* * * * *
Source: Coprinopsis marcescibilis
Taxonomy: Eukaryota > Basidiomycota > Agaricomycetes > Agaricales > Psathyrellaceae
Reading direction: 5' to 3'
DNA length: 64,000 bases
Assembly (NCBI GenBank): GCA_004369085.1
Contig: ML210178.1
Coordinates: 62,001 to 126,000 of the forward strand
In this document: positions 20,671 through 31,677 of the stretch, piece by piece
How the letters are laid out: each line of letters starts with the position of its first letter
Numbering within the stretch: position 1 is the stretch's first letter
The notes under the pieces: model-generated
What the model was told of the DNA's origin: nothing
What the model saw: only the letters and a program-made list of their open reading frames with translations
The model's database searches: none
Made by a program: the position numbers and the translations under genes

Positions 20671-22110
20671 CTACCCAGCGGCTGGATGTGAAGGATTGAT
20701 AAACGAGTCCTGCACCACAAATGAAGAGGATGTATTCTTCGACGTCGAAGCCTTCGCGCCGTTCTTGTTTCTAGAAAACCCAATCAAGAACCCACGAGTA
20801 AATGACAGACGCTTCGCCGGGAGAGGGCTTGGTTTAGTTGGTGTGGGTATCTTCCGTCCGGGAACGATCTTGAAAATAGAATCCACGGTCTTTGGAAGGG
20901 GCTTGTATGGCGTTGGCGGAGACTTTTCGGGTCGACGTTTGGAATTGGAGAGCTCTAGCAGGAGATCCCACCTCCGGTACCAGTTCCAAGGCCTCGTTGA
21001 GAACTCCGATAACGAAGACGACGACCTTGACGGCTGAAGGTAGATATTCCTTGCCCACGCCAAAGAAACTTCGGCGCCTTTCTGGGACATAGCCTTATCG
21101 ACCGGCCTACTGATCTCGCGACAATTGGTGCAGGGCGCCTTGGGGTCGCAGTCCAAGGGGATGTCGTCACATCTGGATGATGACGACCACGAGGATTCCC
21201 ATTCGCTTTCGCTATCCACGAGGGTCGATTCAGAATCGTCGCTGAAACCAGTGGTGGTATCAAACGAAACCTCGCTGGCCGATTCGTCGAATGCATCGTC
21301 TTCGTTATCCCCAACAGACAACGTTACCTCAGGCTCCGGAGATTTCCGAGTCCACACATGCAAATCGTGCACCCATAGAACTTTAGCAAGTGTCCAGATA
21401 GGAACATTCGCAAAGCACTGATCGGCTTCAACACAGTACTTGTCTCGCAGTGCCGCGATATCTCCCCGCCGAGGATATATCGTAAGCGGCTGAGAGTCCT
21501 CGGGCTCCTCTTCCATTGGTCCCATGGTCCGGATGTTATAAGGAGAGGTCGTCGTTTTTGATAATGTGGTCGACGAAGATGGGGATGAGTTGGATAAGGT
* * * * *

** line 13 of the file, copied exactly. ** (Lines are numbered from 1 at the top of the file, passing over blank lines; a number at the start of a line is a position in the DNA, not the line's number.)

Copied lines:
What the model saw: only the letters and a program-made list of their open reading frames with translations